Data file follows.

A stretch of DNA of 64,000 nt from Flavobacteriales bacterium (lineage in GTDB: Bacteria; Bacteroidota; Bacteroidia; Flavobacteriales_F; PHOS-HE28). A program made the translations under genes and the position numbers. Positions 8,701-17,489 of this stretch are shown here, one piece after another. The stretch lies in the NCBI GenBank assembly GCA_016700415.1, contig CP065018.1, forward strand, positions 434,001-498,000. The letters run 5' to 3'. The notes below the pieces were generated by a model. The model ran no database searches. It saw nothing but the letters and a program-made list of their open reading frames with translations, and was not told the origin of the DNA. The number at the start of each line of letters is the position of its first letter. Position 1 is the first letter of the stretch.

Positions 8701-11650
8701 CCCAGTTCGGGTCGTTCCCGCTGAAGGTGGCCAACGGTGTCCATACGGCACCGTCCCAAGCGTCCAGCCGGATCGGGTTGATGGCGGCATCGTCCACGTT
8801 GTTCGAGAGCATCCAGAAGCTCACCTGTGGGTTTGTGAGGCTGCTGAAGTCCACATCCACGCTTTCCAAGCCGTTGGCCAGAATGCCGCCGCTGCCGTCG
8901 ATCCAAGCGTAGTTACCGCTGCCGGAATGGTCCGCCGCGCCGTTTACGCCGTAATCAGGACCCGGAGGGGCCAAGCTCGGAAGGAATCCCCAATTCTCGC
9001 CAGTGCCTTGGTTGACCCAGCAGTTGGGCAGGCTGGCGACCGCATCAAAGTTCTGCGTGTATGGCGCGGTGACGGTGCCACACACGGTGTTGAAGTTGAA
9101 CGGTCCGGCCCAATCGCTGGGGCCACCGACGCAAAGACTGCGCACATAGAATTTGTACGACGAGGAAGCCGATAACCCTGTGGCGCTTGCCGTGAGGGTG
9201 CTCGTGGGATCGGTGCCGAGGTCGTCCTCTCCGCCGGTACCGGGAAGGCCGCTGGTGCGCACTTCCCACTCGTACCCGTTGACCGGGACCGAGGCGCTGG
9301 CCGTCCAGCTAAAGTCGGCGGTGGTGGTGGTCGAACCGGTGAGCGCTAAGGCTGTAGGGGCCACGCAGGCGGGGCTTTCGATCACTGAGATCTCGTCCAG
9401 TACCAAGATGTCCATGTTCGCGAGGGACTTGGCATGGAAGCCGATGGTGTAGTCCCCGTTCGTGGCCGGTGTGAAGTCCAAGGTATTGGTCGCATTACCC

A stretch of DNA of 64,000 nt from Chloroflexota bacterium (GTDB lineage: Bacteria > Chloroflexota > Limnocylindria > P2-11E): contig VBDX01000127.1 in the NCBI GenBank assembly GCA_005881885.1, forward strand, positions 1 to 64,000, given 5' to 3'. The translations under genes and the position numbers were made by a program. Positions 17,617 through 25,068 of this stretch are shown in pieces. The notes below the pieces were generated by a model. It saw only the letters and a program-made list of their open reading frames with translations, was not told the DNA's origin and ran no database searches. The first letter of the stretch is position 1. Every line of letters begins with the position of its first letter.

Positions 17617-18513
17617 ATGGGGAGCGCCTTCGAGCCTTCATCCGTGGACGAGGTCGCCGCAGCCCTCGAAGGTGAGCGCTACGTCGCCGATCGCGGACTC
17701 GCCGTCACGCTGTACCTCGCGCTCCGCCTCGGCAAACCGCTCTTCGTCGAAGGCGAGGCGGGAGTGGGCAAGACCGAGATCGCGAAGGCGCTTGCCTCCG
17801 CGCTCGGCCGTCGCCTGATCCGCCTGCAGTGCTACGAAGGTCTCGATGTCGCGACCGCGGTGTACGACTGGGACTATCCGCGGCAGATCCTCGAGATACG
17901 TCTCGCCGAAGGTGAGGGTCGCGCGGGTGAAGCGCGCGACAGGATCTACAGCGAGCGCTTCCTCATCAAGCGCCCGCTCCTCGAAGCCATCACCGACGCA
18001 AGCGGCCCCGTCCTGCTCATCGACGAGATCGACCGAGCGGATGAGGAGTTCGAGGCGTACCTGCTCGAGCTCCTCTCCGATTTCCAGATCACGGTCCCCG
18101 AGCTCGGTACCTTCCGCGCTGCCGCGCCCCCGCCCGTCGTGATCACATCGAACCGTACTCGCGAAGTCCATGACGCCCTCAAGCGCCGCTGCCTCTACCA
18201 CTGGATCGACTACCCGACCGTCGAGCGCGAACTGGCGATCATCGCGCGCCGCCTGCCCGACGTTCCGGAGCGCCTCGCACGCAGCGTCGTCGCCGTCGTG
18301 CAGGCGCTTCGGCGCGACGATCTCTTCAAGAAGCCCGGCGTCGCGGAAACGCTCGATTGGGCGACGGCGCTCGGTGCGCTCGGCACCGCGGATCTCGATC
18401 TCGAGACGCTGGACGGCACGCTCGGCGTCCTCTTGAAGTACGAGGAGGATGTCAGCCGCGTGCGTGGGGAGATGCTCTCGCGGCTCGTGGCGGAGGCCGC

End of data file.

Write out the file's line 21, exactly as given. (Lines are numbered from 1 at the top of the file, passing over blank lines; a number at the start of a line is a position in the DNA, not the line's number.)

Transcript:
18401 TCGAGACGCTGGACGGCACGCTCGGCGTCCTCTTGAAGTACGAGGAGGATGTCAGCCGCGTGCGTGGGGAGATGCTCTCGCGGCTCGTGGCGGAGGCCGC